Inside Xinjiang: A 10-Day Tour of China’s Most Repressed StateJanuary 24, 2019
Twice a day, employees at an upscale jewelry boutique in China’s remote western region of Xinjiang stop what they’re doing and don bulletproof vests and combat helmets. Thrusting long clubs, they practice defending the store against attackers. Their imaginary assailants aren’t jewel thieves—they’re Muslim terrorists.
Police question them on the street, demanding to know where they’re going and why. Metal detectors, facial scanners and document checks are routine. Surveillance cameras are everywhere, even in some public restrooms. In one Uighur mosque, I counted 40 of them.
As I was riding in a packed third-class train car to Hotan, a former oasis town that once connected China to India, Uighur passengers fell silent and lowered their heads as a police officer walked in. Parents shushed their children. Soon, a dozen more men wearing blue train conductor suits and red armbands clambered in, pulling bags from the overhead racks and shouting commands. “Take this down!” “Open it!” “What’s this?” They took a young Uighur girl into the next car for questioning. A child started crying. When we arrived in Hotan, I approached a Uighur man and told him what had happened. “That’s what it’s been like every day for three years,” he said cautiously. Some of his family members had been sent to the Muslim camps, he added, where they spend all day studying Chinese law.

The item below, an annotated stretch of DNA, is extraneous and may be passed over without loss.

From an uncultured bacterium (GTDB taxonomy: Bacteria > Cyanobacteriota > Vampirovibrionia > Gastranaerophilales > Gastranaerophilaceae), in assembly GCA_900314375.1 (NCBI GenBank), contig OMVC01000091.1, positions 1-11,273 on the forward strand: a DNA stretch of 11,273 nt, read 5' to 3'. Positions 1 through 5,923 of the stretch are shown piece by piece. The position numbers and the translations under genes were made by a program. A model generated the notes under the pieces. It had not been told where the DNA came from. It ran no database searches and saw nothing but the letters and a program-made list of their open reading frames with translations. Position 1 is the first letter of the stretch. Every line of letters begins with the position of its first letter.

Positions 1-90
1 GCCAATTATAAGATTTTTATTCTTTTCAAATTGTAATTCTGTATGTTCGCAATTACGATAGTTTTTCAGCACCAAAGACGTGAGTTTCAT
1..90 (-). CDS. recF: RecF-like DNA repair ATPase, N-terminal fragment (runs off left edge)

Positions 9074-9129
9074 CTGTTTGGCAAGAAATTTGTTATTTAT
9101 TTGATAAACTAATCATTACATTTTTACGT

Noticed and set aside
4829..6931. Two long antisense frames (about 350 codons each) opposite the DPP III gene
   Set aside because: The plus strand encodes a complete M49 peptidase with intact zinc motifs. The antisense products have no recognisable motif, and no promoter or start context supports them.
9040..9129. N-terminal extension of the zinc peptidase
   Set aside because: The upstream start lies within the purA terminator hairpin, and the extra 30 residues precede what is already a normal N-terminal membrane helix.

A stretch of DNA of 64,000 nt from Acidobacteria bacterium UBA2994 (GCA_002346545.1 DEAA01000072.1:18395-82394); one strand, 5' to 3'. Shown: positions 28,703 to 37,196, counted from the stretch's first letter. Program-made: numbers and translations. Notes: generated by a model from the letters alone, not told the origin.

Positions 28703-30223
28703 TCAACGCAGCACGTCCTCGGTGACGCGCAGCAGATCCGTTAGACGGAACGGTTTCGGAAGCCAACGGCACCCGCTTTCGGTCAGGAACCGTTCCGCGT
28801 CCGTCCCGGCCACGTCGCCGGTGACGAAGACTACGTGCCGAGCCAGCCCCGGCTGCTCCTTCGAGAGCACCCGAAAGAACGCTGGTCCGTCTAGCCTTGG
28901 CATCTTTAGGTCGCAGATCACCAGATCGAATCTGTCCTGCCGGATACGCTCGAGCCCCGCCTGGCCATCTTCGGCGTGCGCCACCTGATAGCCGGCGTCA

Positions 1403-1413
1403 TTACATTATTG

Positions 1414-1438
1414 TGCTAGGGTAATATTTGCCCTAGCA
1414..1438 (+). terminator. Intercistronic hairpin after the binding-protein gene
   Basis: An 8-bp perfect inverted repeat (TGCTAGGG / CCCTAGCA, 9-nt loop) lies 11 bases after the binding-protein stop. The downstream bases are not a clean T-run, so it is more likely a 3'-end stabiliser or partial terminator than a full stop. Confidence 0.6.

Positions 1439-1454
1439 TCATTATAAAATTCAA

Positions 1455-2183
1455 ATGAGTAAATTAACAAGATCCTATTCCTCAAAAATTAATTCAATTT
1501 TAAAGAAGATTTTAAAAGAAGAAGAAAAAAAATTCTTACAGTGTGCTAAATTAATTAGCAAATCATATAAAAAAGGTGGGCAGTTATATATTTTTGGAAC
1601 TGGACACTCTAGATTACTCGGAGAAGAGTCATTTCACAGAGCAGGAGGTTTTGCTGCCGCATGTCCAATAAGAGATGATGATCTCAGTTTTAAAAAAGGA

At one restaurant a waitress wore body armor, though it was unclear why: there is little visible crime in Khorgas. Police stations with flashing lights dotted the road and a near-constant whir of sirens filled the air.
Police patrolled the streets in teams of three, wielding shields and pointed black sticks. Soldiers marched with automatic weapons and sheathed bayonets. Wittingly or not, Han civilians play a part in the government’s efforts to stoke fears that a Uighur attack could happen at any moment. Groups of shopkeepers all around the city performed drills with wooden clubs. Knives were chained to the tables in butcher shops, and storefronts were barricaded at night. At times, the surveillance was excessive to the point of absurdity. Seven security officers were assigned to shadow me in Kashgar. When I asked a local police officer why such a large group was required, he denied the men were there at all. “You’re hallucinating,” he said.